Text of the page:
Cadets and professors in Cornell’s Army Reserve Officers Training Corps reflecting on the Pentagon’s decision last month to lift its ban on women in combat suggested that the ban will not change much in the army.
“I think there’s a misnomer when people say, ‘OK, now women are going to be in combat.’ Female soldiers have been fighting, serving, dying for the past decade . . . in numbers,” Lieutenant Colonel Dan McKeegan, professor of military science, said.
Secretary of Defense Leon Panetta’s decision overrode a 1994 policy memo that prevented women from being part of military units that involved direct combat, according to NBC News.
Although women were technically banned from positions in direct combat, past notions of all-male units are deceptive, according to McKeegan.
“I’ve been deployed four times, so I have four tours under my belt, and I’ve seen amazing acts of valor by female soldiers,” he said.
McKeegan added that the army does not discriminate based on gender, race or religion.
“I think at the best, the army is a complete meritocracy.”
Regardless, Panetta’s decision will formally allow women to apply for jobs at “brigade level and below combat arms” including “infantry, armor and some special forces units that were all male,” McKeegan said.
He said that these orders will be enacted no later than 2016 – or “as soon as humanly possible.”
While it is unclear as to whether the more than 200,000 direct combat jobs that will open up for women will be filled, Cadet Therese Bailey ’13 said she is hopeful.
“I have certainly seen women who have been chomping at the bit to really get into combat branches,” she said. “A lot of women are very excited [rather than fearful] for the prospect.”
While Bailey will be commissioning in May as a Second Lieutenant in the military police – which she added is “not typically a female position” – she said she is looking forward to seeing what new opportunities will be available to women.
The cadets and McKeegan alike stressed that the army is already, for the most part, gender neutral.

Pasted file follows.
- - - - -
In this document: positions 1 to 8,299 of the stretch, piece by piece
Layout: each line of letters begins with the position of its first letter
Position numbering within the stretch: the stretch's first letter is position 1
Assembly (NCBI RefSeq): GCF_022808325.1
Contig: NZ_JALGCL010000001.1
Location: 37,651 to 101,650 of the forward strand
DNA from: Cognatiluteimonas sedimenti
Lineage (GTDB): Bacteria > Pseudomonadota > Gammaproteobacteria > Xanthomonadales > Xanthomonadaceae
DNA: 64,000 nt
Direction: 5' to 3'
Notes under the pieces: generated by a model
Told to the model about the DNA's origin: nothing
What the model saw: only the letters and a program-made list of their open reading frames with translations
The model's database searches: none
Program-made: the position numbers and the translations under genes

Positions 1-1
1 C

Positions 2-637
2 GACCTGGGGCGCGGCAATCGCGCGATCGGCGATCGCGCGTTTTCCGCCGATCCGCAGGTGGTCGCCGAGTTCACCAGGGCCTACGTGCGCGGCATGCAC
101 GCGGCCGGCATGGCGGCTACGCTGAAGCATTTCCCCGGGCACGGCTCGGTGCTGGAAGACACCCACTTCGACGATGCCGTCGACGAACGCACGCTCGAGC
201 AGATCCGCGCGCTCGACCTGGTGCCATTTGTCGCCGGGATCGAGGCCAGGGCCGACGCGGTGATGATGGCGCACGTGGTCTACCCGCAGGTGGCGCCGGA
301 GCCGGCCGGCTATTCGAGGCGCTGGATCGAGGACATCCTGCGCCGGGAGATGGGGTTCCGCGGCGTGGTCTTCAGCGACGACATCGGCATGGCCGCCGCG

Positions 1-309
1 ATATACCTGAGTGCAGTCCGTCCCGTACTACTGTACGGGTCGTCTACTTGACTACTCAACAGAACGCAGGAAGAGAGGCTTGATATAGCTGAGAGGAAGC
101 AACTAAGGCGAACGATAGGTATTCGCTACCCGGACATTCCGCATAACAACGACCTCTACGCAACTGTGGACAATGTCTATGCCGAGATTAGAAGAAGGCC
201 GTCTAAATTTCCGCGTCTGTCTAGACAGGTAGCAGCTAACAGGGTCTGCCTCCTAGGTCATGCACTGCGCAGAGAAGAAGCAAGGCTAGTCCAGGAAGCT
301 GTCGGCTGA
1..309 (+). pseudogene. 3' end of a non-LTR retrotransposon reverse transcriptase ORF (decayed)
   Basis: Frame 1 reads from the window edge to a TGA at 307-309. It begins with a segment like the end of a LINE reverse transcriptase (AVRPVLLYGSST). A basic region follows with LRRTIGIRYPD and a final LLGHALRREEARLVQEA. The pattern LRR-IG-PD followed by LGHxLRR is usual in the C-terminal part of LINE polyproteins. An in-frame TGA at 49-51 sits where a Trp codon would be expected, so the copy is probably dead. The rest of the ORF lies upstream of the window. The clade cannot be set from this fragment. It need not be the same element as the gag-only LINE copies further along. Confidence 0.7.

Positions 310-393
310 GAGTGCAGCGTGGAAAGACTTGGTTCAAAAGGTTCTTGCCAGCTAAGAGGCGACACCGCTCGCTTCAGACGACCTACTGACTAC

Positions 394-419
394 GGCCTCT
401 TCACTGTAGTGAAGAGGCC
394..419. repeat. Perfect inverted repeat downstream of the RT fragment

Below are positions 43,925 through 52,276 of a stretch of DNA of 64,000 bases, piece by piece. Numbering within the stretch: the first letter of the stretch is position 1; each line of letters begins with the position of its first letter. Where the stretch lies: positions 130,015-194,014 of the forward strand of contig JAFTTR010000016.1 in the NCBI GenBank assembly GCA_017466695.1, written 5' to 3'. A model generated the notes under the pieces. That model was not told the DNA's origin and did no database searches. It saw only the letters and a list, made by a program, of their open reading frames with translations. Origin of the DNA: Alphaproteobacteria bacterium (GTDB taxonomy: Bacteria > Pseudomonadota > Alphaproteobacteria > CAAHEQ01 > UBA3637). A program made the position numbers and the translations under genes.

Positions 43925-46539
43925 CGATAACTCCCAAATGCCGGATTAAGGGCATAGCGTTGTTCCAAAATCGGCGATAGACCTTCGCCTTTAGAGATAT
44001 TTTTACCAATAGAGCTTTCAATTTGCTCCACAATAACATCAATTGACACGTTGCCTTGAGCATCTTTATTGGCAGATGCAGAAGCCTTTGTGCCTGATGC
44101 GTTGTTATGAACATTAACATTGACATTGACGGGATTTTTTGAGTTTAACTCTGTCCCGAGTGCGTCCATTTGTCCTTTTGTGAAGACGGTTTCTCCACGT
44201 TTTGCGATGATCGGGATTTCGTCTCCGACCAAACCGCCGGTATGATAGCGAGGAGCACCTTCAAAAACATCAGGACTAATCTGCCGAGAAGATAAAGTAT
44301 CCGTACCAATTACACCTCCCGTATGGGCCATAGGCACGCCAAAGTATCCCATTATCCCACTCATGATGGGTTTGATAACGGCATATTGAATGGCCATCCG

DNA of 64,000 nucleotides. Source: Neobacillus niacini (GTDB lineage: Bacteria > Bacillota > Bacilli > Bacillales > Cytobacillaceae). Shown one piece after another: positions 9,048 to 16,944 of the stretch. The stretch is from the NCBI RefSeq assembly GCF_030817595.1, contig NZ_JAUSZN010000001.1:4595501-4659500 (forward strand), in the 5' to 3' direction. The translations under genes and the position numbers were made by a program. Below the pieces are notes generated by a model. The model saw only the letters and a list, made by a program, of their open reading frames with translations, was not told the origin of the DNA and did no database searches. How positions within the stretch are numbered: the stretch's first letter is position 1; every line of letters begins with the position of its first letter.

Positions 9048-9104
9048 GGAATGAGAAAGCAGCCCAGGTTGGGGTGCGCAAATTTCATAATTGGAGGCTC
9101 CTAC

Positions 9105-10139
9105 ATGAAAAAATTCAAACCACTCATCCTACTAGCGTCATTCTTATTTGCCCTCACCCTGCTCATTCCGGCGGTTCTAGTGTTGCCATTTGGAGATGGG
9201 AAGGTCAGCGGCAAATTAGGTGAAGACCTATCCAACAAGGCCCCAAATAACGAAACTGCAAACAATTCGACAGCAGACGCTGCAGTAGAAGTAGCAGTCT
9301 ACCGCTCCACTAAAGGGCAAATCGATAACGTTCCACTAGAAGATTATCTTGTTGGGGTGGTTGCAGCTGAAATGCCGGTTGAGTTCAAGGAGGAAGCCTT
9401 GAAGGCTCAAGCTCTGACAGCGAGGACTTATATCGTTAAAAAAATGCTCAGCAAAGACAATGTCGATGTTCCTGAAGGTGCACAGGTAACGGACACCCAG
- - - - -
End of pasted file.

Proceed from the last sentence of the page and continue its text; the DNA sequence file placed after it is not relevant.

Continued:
“Every cadet goes through a three week summer training – it’s about as integrated as it can get,” Lieutenant Kevin P. Bassney ’13 said. “I slept in the same tent as women; they used the same bathrooms as me. I think the only thing that was different is that they had a men’s and a women’s changing tent. That was it.”
Although the Department of Defense will need to come up with appropriate new gender-neutral standards that the soldiers must meet for these positions, since its lift on the ban is so new, no one can be entirely sure as to what those standards will be, according to McKeegan.
“I’m interested in the fact that this will open up discussions about how to better equip women with things that ergonomically make sense and make us even more combat effective than we already are,” Bailey said.
But by May 15, each respective branch will propose its integration plan to the Secretary of Defense for approval, Bailey said.
As far as the cadets’ hopes for the Army’s future, each said that they have no doubt that the recent policy change will be a success.
“I don’t for a second believe . . . that women can’t perform at the level that men can,” Cadet John Carlisle, a senior at the State University of New York at Cortland and civil affairs specialist, said. “[Physical training]-wise, I’m pretty certain that [Cadet Therese] Bailey [’13] could out [perform] me.”
Bassney said equal opportunity for people of different races, religions and genders has been present in the army for a while.
“The army has really worked to make it[self] as blind as it can be,” he said.
All three cadets corroborated this point, saying that in their training experience, a fellow cadet’s gender has never been an issue.
“In the absolute heat of chaos, people aren’t thinking, ‘Oh this is a girl, I need to act differently,’ . . . you’re thinking I have a mission and I need to get it done. Women have this in mind, men have this in mind,” Bailey said.
Echoing Bailey’s sentiment, Bassney said, “We all wear the same uniform.”